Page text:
Wind Energy Comparison

In this blog I am going to address the topic of wind energy in the United States. Energy is constantly flowing and being “consumed” by citizens in order to power their day to day life. Coal and fossil fuels have documented negative environmental impacts so it is important that we reduce our dependence on them. A potential remedy, or at the very least aide, to the power problem is to use more renewable energies such as wind power. I was inspired to look into this topic because during my time studying in France I saw wind turbines everywhere and I think they are a great way to benefit from a natural energy flow (wind currents). 

An interesting debate within the ecological community is whether each state should spend the same amount of money funding wind energy. I theorize that it is impractical to expect that because wind currents vary greatly between the states. When I say “funding wind energy” I am referring to funding the creation of more wind turbines. I am going to prove that Pennsylvania and Texas should not spend the same, proportional to state size, because of their natural ecological differences. Rather they should make their budget based on the wind capacities. My audience is regular citizens of the United States and alternative energy advocates. I believe that average citizens need to be more well informed about alternative energy because we need to lessen our dependence on coal and information is power. Also, energy advocates can use this information to strengthen their argument for less harmful energy sources.

The 2013 map below will demonstrate the natural, and unequal, wind capacities between the states.



In order to back up my assertions, I need to gather 3 pieces of data about wind power capacity. According to the AWEA, Texas has a wind capacity of 17,713 MW and Pennsylvania has a capacity of 1,340 MW. Another piece of information that is need, to make comparisons between the states, is their approximate spending (or investment) in wind energy. The AWEA reports that Texas invests 26.3 billion dollars and Pennsylvania spends 2.7 billion dollars  in wind energy. An interesting fact is that Texas has the highest wind capacity in the country, whereas Pennsylvania has the 16th highest wind capacity.   The third piece of data that I needed to find was the amount of land in each state (these figures exclude any mileage that is covered in water).  According to a state ranking, Texas has 261,914 land miles and Pennsylvania has 44,820 land miles.

For the purposes of my calculations, I am going to be assuming that the wind turbines are distributed equally among the area. To demonstrate the size comparison between Texas and Pennsylvania, I use the data about their respective areas (unit = land miles). Texas has 5.84 times the amount of land miles (compared to Pennsylvania).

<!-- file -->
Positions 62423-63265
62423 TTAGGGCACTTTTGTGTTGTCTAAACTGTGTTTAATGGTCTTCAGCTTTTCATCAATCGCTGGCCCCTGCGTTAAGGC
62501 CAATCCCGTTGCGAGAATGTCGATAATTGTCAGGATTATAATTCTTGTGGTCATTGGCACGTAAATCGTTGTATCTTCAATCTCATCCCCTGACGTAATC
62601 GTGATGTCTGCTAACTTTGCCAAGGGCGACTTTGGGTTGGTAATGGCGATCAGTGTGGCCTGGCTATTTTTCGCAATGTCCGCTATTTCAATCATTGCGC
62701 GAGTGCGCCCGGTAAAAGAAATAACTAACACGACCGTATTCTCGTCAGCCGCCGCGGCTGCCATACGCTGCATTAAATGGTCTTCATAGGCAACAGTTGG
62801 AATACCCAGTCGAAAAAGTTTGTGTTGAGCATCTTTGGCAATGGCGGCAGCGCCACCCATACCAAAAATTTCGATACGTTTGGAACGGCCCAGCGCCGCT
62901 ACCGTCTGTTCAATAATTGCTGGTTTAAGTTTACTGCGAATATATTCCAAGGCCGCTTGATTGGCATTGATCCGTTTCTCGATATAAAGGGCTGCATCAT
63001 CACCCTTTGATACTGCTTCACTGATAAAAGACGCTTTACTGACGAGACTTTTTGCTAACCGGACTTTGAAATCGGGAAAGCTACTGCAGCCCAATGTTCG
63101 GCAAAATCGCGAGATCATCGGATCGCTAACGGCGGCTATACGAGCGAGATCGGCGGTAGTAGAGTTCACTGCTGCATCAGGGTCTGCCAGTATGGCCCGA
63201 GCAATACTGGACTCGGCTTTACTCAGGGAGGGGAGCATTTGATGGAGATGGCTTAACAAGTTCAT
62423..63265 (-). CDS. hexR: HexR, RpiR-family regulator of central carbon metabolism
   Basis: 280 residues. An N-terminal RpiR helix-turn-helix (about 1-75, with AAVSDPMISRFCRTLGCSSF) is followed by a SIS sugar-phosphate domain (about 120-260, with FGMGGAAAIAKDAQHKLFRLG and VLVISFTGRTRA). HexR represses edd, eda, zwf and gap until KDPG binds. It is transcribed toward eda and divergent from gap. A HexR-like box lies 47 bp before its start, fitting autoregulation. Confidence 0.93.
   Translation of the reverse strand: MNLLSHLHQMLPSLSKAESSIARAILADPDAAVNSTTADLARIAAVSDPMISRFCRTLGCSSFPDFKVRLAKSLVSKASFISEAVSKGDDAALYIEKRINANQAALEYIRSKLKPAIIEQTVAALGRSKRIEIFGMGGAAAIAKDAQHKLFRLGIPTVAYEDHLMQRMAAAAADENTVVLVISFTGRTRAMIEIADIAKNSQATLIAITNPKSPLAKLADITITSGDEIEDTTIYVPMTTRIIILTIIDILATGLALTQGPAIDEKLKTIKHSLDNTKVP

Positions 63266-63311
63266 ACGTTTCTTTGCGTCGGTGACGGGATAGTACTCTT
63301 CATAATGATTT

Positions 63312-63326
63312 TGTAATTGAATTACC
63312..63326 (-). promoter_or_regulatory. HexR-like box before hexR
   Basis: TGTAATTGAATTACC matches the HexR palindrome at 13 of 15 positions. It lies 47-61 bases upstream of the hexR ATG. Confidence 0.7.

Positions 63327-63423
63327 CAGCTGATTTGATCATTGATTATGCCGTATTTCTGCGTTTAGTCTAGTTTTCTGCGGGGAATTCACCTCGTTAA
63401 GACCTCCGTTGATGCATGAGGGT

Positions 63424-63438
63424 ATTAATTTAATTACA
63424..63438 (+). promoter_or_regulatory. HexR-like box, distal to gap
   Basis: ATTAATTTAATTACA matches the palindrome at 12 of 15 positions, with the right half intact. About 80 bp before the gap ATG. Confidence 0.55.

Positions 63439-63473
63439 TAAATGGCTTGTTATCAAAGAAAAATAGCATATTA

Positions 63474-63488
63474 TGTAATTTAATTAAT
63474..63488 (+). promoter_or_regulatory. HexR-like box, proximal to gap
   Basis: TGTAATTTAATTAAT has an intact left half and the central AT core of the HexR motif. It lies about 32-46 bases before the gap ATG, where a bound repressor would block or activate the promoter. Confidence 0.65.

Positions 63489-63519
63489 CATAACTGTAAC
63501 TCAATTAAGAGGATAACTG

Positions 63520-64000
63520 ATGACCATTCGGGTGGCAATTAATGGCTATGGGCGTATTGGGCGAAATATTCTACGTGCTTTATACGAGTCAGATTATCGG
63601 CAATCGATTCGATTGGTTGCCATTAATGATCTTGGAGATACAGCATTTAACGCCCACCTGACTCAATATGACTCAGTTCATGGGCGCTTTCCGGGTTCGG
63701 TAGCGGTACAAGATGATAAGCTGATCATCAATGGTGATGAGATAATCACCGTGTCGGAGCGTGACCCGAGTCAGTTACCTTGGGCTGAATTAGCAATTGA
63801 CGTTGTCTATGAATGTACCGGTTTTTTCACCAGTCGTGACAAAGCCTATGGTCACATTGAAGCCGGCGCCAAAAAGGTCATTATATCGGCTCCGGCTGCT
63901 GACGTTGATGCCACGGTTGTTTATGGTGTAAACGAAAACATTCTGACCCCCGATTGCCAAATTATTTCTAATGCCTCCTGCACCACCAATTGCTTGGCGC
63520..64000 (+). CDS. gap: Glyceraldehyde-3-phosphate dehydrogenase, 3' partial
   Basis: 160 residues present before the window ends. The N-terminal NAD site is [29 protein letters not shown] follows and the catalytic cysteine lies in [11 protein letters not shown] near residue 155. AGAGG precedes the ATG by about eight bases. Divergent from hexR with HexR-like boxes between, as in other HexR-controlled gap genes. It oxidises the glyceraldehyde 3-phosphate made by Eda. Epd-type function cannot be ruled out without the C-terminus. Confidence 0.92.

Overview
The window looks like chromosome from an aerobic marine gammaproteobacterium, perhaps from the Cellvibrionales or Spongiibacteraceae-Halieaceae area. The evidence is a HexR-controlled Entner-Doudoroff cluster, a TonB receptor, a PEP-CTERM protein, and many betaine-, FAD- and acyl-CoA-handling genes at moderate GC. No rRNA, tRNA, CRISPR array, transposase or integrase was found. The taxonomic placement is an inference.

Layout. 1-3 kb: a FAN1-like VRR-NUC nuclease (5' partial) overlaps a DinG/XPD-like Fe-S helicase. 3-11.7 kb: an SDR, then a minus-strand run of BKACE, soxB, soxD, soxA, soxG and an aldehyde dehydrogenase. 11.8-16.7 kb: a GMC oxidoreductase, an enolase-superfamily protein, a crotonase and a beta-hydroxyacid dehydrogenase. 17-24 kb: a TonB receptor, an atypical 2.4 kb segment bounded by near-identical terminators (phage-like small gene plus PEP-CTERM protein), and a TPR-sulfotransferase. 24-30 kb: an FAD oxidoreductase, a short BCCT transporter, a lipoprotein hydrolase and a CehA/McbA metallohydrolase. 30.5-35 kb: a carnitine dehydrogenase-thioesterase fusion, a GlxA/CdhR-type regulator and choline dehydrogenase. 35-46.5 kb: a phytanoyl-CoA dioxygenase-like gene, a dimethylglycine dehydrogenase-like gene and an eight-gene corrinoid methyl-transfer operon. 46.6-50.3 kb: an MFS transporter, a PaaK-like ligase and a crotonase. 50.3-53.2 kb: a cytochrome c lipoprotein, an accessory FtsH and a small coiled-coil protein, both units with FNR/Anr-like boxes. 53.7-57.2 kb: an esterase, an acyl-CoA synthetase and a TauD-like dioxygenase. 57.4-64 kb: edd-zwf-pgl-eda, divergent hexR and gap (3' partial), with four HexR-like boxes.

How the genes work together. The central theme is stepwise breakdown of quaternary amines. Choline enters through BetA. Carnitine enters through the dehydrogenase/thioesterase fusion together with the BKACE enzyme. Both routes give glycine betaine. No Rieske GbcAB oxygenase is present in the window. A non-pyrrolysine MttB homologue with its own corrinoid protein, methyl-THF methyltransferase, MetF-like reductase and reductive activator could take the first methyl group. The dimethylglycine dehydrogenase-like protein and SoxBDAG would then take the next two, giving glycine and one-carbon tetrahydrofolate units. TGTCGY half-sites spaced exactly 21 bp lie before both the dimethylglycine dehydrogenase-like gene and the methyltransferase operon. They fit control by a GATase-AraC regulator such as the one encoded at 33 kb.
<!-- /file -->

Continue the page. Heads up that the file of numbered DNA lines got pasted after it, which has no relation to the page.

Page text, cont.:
\[261,914\text{ LM}\div44,820\text{ LM}\approx{6}\]

For the next calculation, I am taking PA’s budget and multiplying it by the comparative size to extrapolate Texas’s hypothetical budget (if the budget was proportional to area). In actuality, Texas’s investment in wind energy is close to twice that amount.

\[6\text{ times larger}\times2.7\text{ billion dollars}\approx16\text{ billion dollars}\]

The next two calculations are extrapolating what Texas’s budget would look like if it was based on wind capacity. Using the Installed Wind Capacities, I found the comparative difference between TX and PA in regards to their MW produced. Texas has a wind capacity 13 times greater than Pennsylvania

\[17,713\text{ MW}\div1,340\text{ MW}\approx{13}\]

If the federal or state governments based the spending on the wind capacities the the budget for Texas would be 35. 69 billion dollars. That figure is almost 10 billion dollars over their current spending.

\[13\text{ times larger}\times2.7\text{ billion dollars}\approx35\text{ billion dollars}\]

Adding up all of the turbines in the wind farms in Pennsylvania, we have approximately 702 wind turbines in the state. In the same list for Texas, they have approximately 10,403 wind turbines. Looking at the information in my sources and the estimated calculations that I have run, I still support the implementation of more wind turbines in the US. I believe that the federal government needs to spend more money creating more wind turbines, and more efficient wind turbines. However, it is not a worthwhile endeavor to ensure that the money is allocated equally between all of the states. To state is plainly, some places are windier than others. There is a natural current to the wind and it is frankly a waste to put wind turbines in places where they will not be used efficiently. We should allocate more money to Texas (and other windier states) and less to states with low wind capacities. We, as a nation, need to capitalize on reusable resources.

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